Hairdressers & Box Hair Dye

At home hair coloring with box hair dye
Photo: Sinenkiy/Getty Images/Canva
Q: Why do hairdressers hate it when a client uses box hair dye and then comes to the salon to have their hair color corrected because it went completely wrong?
A: One of the most frustrating challenges we face as hairdressers is when clients come to the salon with hair colored using box hair dye, but with a poor outcome, and then expect us to fix it.
While it is understandable that people opt for do-it-yourself solutions due to budget constraints, the consequences of such choices can be disheartening for both us and the client. Our frustration does not stem from disdain for our clients but rather from the complexity of rectifying the consequences of non-professional attempts at hair coloring.
Hair dyes from the grocery store often contain generic formulations lacking the precision and quality of professional hair products. These one-size-fits-all solutions may not meet the unique characteristics of someone's hair, such as texture, porosity, and previous color treatments. As a result, the color outcomes can be unpredictable, ranging from uneven color distribution to an entirely different shade than expected.
When clients seek the salon's help to correct a failed hair coloring with box dye, it presents a significant challenge for us as hairdressers. Fixing or adjusting a poorly applied color requires a careful approach that considers the specific needs of the client's hair. The processes involved in correcting mistakes with box hair dye can be time-consuming, and multiple color sessions may be necessary to achieve the desired result.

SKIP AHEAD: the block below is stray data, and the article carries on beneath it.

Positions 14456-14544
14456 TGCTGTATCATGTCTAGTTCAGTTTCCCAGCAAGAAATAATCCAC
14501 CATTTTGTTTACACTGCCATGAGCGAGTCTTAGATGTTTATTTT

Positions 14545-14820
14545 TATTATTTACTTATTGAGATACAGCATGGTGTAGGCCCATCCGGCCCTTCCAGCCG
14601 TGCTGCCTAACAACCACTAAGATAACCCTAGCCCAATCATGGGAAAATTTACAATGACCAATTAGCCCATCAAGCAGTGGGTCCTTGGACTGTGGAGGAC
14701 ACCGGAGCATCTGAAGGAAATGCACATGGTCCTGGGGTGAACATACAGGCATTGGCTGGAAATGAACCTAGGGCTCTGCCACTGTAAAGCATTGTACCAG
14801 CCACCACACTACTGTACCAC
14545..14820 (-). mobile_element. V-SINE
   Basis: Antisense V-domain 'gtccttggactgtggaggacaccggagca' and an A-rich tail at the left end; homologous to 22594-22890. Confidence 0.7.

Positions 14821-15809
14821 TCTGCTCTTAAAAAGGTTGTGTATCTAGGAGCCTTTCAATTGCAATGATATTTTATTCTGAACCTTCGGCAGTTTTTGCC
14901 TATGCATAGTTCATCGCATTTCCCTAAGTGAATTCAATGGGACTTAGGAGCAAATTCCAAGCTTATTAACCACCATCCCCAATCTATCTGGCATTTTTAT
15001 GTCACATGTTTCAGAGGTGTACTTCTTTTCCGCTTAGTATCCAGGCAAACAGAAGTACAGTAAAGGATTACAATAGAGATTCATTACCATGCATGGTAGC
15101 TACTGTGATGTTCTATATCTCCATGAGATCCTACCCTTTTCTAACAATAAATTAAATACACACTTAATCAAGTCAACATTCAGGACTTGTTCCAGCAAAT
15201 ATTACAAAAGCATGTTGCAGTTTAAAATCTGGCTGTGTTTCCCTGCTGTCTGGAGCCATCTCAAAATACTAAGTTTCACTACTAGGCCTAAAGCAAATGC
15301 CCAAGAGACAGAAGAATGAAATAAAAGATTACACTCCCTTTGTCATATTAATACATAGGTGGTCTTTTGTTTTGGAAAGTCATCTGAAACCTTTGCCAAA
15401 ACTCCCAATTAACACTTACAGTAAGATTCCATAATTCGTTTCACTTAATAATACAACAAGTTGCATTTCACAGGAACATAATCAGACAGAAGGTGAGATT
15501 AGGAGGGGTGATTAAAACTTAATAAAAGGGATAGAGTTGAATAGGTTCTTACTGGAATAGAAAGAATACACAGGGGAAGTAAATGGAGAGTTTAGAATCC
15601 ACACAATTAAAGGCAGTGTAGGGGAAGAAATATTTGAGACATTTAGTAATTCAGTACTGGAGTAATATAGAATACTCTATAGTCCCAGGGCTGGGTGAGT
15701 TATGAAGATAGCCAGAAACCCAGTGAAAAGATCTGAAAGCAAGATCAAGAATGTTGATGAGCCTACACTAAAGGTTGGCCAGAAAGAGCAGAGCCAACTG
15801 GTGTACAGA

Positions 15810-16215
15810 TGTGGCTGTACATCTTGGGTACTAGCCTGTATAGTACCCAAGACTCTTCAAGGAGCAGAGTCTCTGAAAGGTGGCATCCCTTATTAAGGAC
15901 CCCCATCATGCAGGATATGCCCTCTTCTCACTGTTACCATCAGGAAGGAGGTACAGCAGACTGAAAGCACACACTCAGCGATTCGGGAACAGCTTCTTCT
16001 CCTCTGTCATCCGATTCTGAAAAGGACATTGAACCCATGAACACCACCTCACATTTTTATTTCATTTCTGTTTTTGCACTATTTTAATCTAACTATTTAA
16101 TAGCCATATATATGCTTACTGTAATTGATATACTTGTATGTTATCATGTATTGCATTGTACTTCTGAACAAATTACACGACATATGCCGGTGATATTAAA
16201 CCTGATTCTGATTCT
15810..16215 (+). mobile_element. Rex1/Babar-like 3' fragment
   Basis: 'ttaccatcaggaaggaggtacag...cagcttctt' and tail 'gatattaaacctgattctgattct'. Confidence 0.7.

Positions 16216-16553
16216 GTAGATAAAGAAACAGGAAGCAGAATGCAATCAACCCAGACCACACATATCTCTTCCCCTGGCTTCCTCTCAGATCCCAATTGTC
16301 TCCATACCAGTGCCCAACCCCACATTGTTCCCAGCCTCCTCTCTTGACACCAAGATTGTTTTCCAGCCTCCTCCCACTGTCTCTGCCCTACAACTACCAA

Unfortunately, clients often have unrealistic expectations, believing that a cheap, quick, and perfect solution is possible despite the limitations caused by the initial use of grocery store dye. One of our frustrations arises from clients expecting us to effortlessly transform a poorly executed box coloring into salon-worthy perfection. It is important to understand that professionally correcting mistakes from at-home coloring requires careful assessment, skillful execution, and patience. To achieve the desired result, a gradual process may be necessary to avoid compromising the health of the hair.
The frustration among us hairdressers worsens when clients hold us responsible for any issues that may arise during the correction process. Clients may not understand the complexity of color correction and assume that we have a magic wand and can immediately rectify color mistakes. This not only puts a lot of pressure on us but can also strain the relationship between the client and the hairdresser.
Moreover, box hair dye often contains aggressive chemicals that can damage the health of the hair. In some cases, pre-existing damage caused by at-home coloring with grocery store dye can limit the possible options for color correction. It is important for clients to recognize the required craftsmanship and the risks and costs of hair color correction and have realistic expectations.
See also: More about dyeing hair